Dr. Saqib Shahab, chief medical health officer of Saskatchewan file photo. Aaron Stuckel/CJME
People in Saskatchewan should not panic according to the chief medical health officer.
Dr. Saqib Shahab eased concerns about the spread of meningitis on Thursday after Tim Bozon—a star player for the Kootenay Ice in the Western Hockey League—was diagnosed with the illness following a game against the Saskatoon Blades on Friday.
Bozon was joined by his family from Switzerland on Sunday after doctors put him in critical care. Meanwhile, health officials have been working to make sure anyone who came into contact with the bacteria receives appropriate treatment.
But Shahab said the likelihood of the illness spreading to the general public is very low.
“At this point, there is nothing to suggest that there is any increased risk for the general public,” he said, adding that 95 per cent of people over five years of age in Saskatchewan have been vaccinated.
According to Shahab, Saskatchewan sees between two and 10 cases of meningitis a year and it’s become a lot less common that those cases are connected. He said a strong immunization program has helped those numbers compounded with the fact that it’s tough to actually transfer the disease.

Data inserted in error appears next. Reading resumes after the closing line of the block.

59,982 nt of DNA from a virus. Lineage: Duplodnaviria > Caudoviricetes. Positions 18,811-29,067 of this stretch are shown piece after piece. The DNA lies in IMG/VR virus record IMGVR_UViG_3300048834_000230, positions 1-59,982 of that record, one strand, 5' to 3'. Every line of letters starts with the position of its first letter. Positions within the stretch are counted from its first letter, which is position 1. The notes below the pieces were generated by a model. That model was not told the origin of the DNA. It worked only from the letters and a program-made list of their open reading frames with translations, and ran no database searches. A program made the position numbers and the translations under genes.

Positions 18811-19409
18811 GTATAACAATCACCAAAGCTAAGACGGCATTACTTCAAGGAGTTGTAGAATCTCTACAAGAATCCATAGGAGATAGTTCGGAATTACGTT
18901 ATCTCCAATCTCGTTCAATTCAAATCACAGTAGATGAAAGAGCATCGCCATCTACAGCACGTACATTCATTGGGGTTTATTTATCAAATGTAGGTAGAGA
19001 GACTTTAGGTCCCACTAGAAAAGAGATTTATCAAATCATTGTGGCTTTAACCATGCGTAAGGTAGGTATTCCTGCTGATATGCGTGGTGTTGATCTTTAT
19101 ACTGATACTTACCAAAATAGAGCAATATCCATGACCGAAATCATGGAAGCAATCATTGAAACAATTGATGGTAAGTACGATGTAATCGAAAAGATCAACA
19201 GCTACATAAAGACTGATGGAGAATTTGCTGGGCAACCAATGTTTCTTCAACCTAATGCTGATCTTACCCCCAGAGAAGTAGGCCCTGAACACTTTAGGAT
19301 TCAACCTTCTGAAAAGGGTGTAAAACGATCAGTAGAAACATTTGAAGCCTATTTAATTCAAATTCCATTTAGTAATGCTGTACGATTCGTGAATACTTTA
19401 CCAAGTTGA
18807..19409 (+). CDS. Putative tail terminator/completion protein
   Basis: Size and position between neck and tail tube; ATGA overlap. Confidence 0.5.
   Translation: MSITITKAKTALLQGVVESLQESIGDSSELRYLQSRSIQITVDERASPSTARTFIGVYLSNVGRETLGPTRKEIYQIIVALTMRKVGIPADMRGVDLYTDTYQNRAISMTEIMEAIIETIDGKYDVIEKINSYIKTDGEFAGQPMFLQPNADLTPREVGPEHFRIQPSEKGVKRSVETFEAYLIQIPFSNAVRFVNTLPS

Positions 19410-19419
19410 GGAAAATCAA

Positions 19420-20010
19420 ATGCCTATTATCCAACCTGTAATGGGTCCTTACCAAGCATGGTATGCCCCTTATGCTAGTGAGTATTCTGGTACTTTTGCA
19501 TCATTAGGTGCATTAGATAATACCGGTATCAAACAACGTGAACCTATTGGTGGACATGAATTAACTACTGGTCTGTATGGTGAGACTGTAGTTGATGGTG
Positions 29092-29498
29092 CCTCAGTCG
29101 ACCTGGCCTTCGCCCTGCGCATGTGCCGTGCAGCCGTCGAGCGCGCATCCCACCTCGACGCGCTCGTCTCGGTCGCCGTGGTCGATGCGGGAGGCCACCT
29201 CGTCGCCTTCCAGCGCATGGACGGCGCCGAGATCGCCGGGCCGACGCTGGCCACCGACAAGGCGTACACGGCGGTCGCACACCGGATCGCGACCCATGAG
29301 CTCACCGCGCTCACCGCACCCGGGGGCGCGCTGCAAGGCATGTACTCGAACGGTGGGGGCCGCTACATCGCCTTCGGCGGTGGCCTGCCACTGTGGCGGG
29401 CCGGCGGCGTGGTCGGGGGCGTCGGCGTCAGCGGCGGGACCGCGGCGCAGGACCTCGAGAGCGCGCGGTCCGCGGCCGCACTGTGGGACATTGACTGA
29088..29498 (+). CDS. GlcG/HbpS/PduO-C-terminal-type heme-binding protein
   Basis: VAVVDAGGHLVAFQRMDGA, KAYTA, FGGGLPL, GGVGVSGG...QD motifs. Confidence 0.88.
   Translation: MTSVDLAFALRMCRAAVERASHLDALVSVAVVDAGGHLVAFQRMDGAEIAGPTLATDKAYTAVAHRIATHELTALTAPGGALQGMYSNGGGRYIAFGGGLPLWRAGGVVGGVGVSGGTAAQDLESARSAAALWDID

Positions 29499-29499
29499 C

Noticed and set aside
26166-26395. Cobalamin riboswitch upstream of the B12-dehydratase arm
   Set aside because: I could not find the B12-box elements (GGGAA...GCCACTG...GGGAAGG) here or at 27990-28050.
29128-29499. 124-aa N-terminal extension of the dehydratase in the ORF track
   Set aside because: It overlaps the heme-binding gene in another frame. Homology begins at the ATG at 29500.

“The risk really is from direct transmission of saliva,” said Shahab. “Being in the same room or shaking someone’s hand or sitting next to someone does not result in increased risk.”
While that’s good news for the general public, it is likely of concern to the Kootenay Ice. Sharing water bottles would be included as a method for the illness to spread. But Shahab said those who have come into contact with meningitis can usually be treated with a single dose of antibiotics.
Shahab said meningitis presents itself firstly in the form of fever and a general feeling of sickness, but it can progress rapidly into vomiting, drowsiness and even unconsciousness. He said anyone experiencing those symptoms should seek medical attention even though those symptoms could be caused by other illnesses.
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